Glaxo makes Abreva, an OTC pharmaceutical approved by the FDA for shortening the healing time of cold sores. Merix makes Releev, a cold sore product, and sells it for roughly the same price. It’s a combination of a common topical antiseptic and the herb Echinacea, for which Merix has two patents. Drug stores often stock Releev and Abreva together, and they are the only two cold sore products selling in their price range. Releev generates annual revenues of several million dollars. Glaxo sued for false advertising under the Lanham Act (and
Before suing, Glaxo complained to the FDA, which issued Merix a warning letter. Glaxo also brought a challenge before the National Advertising Division, which ruled in Glaxo’s favor on all its claims. When Merix appealed, Glaxo abandoned NAD and sued.
The allegedly false advertising included: Releev has been "clinically proven" (a) to be a "1 Day Cold Sore Treatment" and (b) to "prevent outbreaks"; Releev is endorsed by the
The district court concluded that both sets of claims were false. The only claim Releev can truthfully make is symptom relief. The new claims still implied a cure by characterizing Releev as a “1 Day … Treatment” and showing before and after photos, not to mention by establishing continuity with the old packaging and suggesting that the old claims were therefore still valid. (Though the court doesn’t specify, I think this is falsity by necessary implication: If it weren’t implying a cure, it couldn’t promise time-limitation of treatment of the symptoms of pain and tingling caused by cold sores. Given that cheaper immediate topical anaesthetics are on the market, it's also ridiculous to interpret the claim as "use this product today and your cold sores will stop hurting tomorrow.")
The district court identified the “prevents outbreaks” language as a false establishment claim, because the words were in close proximity to the words “clinically proven,” but there was no clinical evidence to support it. Advertisers have to be very careful about separating clinically proven claims from nonproven claims; courts often proceed as the district court did, treating the claim as explicitly made rather than requiring evidence that consumers would understand “clinically proven” to encompass all nearby claims. And, as it turned out, “clinically proven” was false for even the direct claim of one-day treatment. Merix’s clinical trials were tiny and unreliable.
Releev’s package also included claims that “Dr. Ken Thompson at the Clinical Microbiology Laboratory at The University of Chicago” had tested Releev and found it effective. Thompson had conducted in vitro tests and found Releev effective against certain herpes strains, but in vitro testing isn’t reliable evidence of in vivo effect. Moreover, Thompson hadn’t consented to be named, and the court found that using his name so prominently to support Releev’s claims constituted false endorsement. (I’m a little leery of the way this holding was worded: If the tests were reliable evidence of efficacy, surely Merix could have truthfully reported their results without liability. Otherwise makers of generic drugs wouldn’t be able to make claims based on studies sponsored by the original maker. Since the studies were not reliable evidence that Releev worked, however, making claims about them was misleading, and the misleadingness was increased by Thompson’s credentials.)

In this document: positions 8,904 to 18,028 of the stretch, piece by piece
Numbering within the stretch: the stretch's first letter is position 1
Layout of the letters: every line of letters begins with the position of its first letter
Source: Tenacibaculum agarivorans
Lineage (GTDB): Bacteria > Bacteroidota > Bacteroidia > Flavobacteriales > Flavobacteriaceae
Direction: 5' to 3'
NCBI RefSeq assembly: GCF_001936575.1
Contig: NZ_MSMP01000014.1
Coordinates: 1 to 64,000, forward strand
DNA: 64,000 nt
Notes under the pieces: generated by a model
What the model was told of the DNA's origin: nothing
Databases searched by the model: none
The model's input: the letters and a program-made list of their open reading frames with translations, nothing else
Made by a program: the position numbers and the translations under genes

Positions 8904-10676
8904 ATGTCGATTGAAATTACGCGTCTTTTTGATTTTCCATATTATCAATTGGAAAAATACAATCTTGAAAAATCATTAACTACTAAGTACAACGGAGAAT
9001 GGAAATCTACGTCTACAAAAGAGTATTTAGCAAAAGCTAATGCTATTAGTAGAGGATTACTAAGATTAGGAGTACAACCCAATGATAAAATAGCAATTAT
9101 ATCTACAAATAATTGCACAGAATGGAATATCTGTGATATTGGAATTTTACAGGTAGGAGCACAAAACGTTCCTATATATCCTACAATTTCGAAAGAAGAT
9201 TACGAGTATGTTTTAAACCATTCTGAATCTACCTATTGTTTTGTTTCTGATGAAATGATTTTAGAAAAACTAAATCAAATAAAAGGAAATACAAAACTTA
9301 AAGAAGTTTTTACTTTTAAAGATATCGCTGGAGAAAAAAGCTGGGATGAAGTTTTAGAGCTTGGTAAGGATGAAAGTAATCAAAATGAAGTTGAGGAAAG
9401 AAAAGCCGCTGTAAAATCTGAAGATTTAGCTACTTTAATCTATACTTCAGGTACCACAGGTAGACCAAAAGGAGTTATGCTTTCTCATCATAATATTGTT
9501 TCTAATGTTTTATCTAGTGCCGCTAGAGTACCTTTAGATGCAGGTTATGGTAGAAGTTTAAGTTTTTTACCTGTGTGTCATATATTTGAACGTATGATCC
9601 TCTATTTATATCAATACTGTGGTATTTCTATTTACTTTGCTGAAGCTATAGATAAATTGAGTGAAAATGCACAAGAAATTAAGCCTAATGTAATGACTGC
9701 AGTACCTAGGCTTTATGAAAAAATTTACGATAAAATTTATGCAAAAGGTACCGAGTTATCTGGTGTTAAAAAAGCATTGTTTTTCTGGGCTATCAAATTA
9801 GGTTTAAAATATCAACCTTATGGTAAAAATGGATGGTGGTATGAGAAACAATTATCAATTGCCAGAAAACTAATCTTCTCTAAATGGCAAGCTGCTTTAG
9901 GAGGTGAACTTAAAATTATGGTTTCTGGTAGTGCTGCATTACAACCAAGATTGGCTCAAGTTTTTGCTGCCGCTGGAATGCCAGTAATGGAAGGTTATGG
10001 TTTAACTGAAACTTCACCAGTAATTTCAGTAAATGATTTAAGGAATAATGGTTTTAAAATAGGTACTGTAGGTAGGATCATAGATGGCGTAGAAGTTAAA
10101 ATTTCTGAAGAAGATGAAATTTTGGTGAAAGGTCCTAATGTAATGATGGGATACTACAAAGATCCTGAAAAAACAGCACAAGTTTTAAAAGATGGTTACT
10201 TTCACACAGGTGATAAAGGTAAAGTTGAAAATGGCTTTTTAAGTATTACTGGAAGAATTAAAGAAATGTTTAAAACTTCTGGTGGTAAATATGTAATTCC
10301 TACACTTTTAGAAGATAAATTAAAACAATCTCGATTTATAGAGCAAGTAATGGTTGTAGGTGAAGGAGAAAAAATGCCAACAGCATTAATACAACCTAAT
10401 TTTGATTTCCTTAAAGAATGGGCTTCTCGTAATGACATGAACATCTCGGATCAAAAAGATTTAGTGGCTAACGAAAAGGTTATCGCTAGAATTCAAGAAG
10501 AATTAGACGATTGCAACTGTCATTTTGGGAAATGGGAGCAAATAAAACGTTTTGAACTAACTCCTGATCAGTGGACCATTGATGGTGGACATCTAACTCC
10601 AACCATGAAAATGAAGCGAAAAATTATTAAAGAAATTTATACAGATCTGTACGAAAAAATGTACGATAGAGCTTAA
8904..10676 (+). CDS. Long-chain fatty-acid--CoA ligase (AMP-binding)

Releev also prominently touted the fact that it was registered, regulated or approved by the FDA as a cold sore drug. There was conflicting testimony about whether Releev’s active ingredient was covered by an FDA OTC Monograph for treatment of cold sores. The court assumed that Releev was covered, but found these claims, too, misleading, since the monograph only covered symptom relief, not Releev’s treatment claims. Releev also wasn’t registered with the FDA, and its claim to be registered violated FDA’s own rules. (The court didn't mention preemption.)
Separately, the district court found that the use of the brand name “Vira Medx” “conveys to consumers, falsely, that RELEEV is a medication that has been proven to cure cold sores by killing viruses.” Merix proposed to change the brand name to VIMDX.
Merix made a whole lot of other false and misleading claims, which I won’t detail, only to say that they were specific, extravagant, and totally unsubstantiated. The district court thus applied the Third Circuit rule that totally unsubstantiated claims are false, without the need for further evidentiary submission by the plaintiff.
Recalling that this ad strategy bought Merix millions of dollars of revenue even when there was a competitor confirmed by the FDA to work, that consumers were in no position to evaluate the competing claims, and that self-regulation was a failure, I’d like to suggest that this is a case where the Lanham Act served a valuable social function.
Related to a recent post on this blog: the district court had reasoned that Glaxo was suffering irreparable harm not just from sales diversion, but from the likelihood that, “when customers found that Releev did not live up to its promises, its failures might also tar the reputation and goodwill of Abreva, which is the only other cold sore product in the same price range.” The court of appeals, implying possible discomfort with this theory, found that the sales diversion evidence alone was enough to support irreparable harm and get a preliminary injunction.